A recent high of 7 billion dollars in venture capital was invested in the region.  These startup companies hire a high concentration of well educated individuals looking to work in the tech industry, and creates a city population of highly concentrated levels of education. Over 50% of San Franciscans have a 4-year university degree, ranking the city among the highest levels of education in the country and world.

In the global economy, San Francisco’s diverse population is claimed to be one of its strongest assets.  Just as in other global cities, the San Francisco economy relies on its polarized labor structure. This structure includes highly educated immigrants working in the high end occupational spectrum, such as the dot-com sector, as well as poorly educated, low skilled immigrants who work in the low paying service sector. The different ethnic communities within San Francisco gives the city connections to important markets around the world, and increases its global reputation.

More information on San Francisco:

https://www.britannica.com/place/San-Francisco-California

https://en.wikipedia.org/wiki/San_Francisco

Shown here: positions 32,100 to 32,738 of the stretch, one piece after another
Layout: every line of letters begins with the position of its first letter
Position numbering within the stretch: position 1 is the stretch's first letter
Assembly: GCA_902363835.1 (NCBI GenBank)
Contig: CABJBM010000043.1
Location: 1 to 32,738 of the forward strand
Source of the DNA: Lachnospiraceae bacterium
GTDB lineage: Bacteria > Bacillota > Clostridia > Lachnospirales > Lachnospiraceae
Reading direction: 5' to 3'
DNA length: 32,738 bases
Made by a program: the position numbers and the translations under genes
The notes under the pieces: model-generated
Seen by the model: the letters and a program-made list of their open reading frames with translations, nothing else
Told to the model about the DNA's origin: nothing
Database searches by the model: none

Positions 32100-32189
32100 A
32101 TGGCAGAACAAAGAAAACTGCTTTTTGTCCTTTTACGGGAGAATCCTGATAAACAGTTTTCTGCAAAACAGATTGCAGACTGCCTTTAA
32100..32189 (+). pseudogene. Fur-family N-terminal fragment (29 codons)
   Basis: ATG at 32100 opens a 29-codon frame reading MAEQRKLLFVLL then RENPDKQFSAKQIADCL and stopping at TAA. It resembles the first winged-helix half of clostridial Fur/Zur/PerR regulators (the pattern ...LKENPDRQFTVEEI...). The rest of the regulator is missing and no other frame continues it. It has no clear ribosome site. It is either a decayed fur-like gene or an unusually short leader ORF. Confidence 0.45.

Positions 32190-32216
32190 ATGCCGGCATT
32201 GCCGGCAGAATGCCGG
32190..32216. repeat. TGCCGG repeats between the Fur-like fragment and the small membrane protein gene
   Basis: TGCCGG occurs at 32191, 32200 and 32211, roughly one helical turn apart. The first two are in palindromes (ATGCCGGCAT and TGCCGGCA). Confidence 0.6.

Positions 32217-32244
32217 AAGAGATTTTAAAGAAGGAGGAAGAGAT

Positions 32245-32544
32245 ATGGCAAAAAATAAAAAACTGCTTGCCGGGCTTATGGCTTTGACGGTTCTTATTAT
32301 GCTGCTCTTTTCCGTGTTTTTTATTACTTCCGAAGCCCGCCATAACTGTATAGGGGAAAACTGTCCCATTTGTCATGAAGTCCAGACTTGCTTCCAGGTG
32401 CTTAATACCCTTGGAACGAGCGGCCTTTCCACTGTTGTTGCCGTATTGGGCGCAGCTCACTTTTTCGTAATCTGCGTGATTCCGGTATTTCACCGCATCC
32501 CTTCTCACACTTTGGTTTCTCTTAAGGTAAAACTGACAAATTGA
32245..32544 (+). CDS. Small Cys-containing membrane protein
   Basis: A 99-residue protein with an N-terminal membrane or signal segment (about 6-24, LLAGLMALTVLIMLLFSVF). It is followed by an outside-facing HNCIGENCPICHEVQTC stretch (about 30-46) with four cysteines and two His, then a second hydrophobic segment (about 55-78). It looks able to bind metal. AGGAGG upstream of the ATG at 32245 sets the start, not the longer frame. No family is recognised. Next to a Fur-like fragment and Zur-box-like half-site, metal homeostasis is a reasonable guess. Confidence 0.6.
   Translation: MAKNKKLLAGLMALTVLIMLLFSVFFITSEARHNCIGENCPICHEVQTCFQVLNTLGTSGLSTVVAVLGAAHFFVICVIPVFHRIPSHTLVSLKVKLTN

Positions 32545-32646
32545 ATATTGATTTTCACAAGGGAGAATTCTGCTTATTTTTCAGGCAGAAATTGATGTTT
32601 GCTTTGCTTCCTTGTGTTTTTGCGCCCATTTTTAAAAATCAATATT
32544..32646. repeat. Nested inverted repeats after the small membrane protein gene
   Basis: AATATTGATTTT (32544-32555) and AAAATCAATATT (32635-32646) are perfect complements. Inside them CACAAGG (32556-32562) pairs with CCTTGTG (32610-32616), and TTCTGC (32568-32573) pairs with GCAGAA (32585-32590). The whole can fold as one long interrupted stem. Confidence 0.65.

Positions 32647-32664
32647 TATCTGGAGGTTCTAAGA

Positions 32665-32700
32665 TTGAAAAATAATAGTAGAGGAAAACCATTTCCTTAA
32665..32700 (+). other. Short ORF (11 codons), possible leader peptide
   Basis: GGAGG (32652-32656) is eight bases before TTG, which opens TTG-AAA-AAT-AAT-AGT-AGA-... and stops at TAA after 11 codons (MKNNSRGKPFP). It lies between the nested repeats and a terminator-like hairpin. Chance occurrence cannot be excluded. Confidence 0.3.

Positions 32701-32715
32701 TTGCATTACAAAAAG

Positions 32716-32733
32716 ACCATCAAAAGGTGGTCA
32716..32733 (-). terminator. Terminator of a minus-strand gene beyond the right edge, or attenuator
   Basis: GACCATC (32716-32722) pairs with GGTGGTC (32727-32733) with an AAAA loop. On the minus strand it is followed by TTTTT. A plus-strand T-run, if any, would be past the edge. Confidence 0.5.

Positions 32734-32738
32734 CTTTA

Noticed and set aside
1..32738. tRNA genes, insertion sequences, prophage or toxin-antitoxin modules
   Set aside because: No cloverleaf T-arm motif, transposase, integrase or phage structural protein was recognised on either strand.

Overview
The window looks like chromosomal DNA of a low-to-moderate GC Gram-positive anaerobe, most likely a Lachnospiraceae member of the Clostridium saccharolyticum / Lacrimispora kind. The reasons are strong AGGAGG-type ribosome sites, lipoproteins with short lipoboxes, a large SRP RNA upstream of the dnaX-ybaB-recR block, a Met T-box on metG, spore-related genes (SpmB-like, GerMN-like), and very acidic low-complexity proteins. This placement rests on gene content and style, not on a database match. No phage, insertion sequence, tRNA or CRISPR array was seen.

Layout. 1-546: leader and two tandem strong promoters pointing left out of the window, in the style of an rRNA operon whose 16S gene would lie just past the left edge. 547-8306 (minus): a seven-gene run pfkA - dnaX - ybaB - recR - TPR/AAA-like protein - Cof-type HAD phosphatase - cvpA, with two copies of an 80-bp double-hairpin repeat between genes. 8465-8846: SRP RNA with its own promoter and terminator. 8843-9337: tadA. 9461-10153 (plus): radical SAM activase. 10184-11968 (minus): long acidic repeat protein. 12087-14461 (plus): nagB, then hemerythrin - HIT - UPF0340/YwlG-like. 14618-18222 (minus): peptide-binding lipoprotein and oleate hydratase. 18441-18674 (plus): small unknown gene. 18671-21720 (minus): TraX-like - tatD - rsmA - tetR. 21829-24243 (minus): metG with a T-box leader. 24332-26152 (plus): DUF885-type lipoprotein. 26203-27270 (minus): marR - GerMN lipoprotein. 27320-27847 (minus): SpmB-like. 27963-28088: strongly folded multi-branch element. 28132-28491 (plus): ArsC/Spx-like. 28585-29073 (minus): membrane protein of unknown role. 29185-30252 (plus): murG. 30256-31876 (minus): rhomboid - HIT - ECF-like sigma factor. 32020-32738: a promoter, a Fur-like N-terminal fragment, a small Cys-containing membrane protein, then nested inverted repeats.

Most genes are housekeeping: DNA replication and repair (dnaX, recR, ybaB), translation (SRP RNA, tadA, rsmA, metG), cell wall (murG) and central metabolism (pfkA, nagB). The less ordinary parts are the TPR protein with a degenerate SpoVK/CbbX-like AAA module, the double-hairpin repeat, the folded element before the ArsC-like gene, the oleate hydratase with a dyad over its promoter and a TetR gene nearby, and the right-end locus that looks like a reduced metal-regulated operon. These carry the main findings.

Visa Requirements for California

The J-1 visa is required for international students to participate in the 16-week academic/work experience program.  Accordingly, international students must:

  • Be at least 18 years of age.
  • Be enrolled as a full time student at a tertiary educational institute or have graduated within 12 months.
  • Be studying towards/have obtained a degree.
  • Secure a U.S internship that is related to your field of study and submit a Training Plan as completed by your Host Company in the USA. We will arrange all of this.
  • All applicants must have sufficient return evidence in order to be approved by the US Embassy. Return evidence can be a letter from your University/College stating that you will return to resume or continue your studies after your internship in the USA. For applicants not intending to return to study, this should be a letter from an employer stating that when you return from the US there will be a job available for you. If you hold a property deed for a property this will also be accepted in some cases.
  • Proof of funds. You must show proof that you will have access to at least $750 for every month during your internship in the USA. This can be in the form of original bank statements and/or a Guarantor’s letter. You must submit your proof of funds with your application and at your US Embassy interview.
  • Be prepared to leave the US 30 days after completion. These days can only be used for the departure and for traveling.
  • The estimated cost of the sponsored J-1 visa is 1,135 USD. Please note that this could vary slightly depending on your specific embassy or consulate’s fee.
  • You will also need to purchase insurance.

Current Volunteer Opportunities in San Francisco

No intern or EIR opportunities available at this time. Please check back periodically.